Why I hate doing P11Ds

Over the years there have been some consistent themes since my earliest years as a trainee - no-one has ever wanted to do P11Ds or annual returns - or to be the office VAT expert!

And I still hate doing P11Ds:

1. Because clients don't value them, and hence don't value our time doing them on their behalf - i.e you can't charge an adequate fee for all the hassle they are. One of my clients uses a big payroll bureau who charge just £7 per P11D! I'm not interested in competing with that!

2. Because they are always going to be wrong - with the best will in the world, you're never going to get all the expenses right, and even if you could there's no real point as there's no tax at stake; and

3. Because in spite of all the improvements in IT no-one has come up with a decent piece of software for managing the annual P11D workload. Sure, there are programs that fill in the forms, but I haven't seen one that manages submissions and controls the whole client base in the way that SA tax return software does. The Digita/PKF software does about half the job, but it could do a lot more. Most other P11D solutions don't even do that - but then, why would they? Back to my first point - if clients don't want to pay for this work, we are not going to want to invest much on software to provide a service we can't sell profitably!

Solution - get clients to invest in some one-off training so they can do their own P11Ds, and apply for as many dispensations as possible so you don't need to make returns of expenses and reimbursements. Remember you can easily apply for a dispensation online, and now is the time to get them in so that they cover the whole of 2010/11.

Or am I missing a trick? Anyone out there making money from doing P11Ds?

 

 

Comments

Software

neiltonks | | Permalink

The lack of sophisticated P11D software is in part because vendors have no incentive to develop any.  HMRC have been consulting for a couple of years now about the possibility of taxing benefits through payroll (as happens in Ireland) and consequently abolishing the P11D.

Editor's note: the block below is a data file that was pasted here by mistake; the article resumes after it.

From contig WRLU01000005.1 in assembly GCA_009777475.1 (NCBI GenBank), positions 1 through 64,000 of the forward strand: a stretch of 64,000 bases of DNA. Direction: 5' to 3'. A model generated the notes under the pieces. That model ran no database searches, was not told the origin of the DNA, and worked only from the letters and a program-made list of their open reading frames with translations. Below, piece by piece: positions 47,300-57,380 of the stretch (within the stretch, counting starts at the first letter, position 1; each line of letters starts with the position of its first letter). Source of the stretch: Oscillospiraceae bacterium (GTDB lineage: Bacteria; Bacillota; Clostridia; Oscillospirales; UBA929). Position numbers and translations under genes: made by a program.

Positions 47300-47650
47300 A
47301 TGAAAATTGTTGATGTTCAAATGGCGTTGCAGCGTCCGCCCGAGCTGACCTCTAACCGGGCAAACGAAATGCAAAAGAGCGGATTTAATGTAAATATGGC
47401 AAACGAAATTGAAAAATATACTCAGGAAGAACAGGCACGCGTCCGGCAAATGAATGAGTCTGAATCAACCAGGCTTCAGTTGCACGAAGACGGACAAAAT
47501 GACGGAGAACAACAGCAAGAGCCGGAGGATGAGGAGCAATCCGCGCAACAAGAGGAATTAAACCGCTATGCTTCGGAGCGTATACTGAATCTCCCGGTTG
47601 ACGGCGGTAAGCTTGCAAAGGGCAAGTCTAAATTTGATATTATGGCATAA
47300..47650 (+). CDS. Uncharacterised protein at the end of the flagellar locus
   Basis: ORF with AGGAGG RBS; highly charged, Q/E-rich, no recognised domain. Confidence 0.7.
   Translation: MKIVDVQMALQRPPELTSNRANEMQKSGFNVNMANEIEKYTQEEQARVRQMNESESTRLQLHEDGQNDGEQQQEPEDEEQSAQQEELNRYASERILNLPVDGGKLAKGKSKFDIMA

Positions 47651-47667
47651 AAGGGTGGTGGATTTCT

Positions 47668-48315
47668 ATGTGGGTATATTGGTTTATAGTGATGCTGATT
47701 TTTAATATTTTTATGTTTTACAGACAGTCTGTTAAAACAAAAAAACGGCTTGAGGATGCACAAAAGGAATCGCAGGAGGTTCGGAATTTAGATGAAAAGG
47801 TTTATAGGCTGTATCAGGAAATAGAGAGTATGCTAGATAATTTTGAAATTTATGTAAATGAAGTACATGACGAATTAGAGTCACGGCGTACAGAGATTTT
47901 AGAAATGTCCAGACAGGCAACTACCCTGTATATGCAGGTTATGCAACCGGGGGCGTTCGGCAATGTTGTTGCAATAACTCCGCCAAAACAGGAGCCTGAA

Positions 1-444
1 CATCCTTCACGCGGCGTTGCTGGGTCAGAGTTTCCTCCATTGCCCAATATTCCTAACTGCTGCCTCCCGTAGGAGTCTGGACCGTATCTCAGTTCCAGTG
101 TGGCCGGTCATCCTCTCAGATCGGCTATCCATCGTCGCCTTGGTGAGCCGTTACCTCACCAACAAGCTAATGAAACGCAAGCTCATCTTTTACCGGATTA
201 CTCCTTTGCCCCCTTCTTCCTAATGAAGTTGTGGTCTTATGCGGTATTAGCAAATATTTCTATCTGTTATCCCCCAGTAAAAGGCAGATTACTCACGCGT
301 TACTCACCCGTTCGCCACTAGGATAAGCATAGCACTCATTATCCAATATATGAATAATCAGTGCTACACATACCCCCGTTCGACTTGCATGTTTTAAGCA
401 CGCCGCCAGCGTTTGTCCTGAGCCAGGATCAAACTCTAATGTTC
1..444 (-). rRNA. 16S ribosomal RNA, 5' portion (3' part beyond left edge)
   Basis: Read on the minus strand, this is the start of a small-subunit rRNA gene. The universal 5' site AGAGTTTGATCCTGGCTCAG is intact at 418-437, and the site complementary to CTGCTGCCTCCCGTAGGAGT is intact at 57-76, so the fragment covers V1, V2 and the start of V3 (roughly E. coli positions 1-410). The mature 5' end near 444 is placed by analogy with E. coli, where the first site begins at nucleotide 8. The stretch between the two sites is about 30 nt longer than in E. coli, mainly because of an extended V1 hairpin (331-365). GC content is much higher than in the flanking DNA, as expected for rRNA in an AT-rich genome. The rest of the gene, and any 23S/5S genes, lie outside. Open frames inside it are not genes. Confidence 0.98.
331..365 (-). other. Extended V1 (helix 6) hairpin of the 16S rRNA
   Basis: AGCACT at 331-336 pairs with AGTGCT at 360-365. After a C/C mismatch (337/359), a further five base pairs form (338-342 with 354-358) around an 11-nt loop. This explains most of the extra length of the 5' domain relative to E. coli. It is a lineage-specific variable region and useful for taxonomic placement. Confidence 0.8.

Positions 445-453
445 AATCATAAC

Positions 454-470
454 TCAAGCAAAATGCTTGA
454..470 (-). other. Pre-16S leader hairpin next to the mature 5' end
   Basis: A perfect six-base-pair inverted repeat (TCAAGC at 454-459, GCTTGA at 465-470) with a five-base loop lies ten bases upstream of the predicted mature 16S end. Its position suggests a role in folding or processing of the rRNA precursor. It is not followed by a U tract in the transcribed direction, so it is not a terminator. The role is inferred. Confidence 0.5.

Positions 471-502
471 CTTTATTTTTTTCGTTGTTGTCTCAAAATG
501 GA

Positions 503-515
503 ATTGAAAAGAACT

Although these are still just proposals, no vendor is going to invest a lot of money developing function-rich P11D software if the whole process might be abolished in the next few years.

Neil.

What happens in Ireland...

Anonymous | | Permalink

This is what happens in Ireland. 

Up to 2003, the rules in Ireland were broadly similar to those in the U.K.  There was a P11D regime but it was different in that the employer was obliged to complete one only if requested to do so by the Revenue.  This is still the case but I don't know when I last heard of a P11D being sent out. 

From 2004, the onus was transferred to the employer to ensure that almost all benefits are taxed through the payroll.  The main ones are company cars and health insurance and the rules are a bit complex in each case but my perception is that there is a high level of compliance.  In the early days there were quite a few short visits by Revenue people to companies to ensure that they were compliant and the word got around.  In addition, due to the relatively lax P11D situation and consequent laxity on the part of employees in declaring benefits, I believe that the Revenue generated lots of additional revenue while also reducing their own admin work.  Of course, the employers got the headaches.  No difference there then!

The way it is processed in payroll is:  an amount of "notional" pay is added to taxable pay to generate the additional tax and other deductions (as well as employer social insurance at 10.75% - not previously collected under the old regime either).  Obviously the net pay needs to exclude the notional pay so, in effect, the amount of notional pay is then deducted from net pay.  Employee and employer lose, Revenue wins. 

There are few opportunities to avoid this system.  One is that the employer may give a voucher up to €250 once per year tax-free.  In addition, any share option gains etc are not part of the system and must be declared by the individual recipients. 

Bradley Hardacre

 

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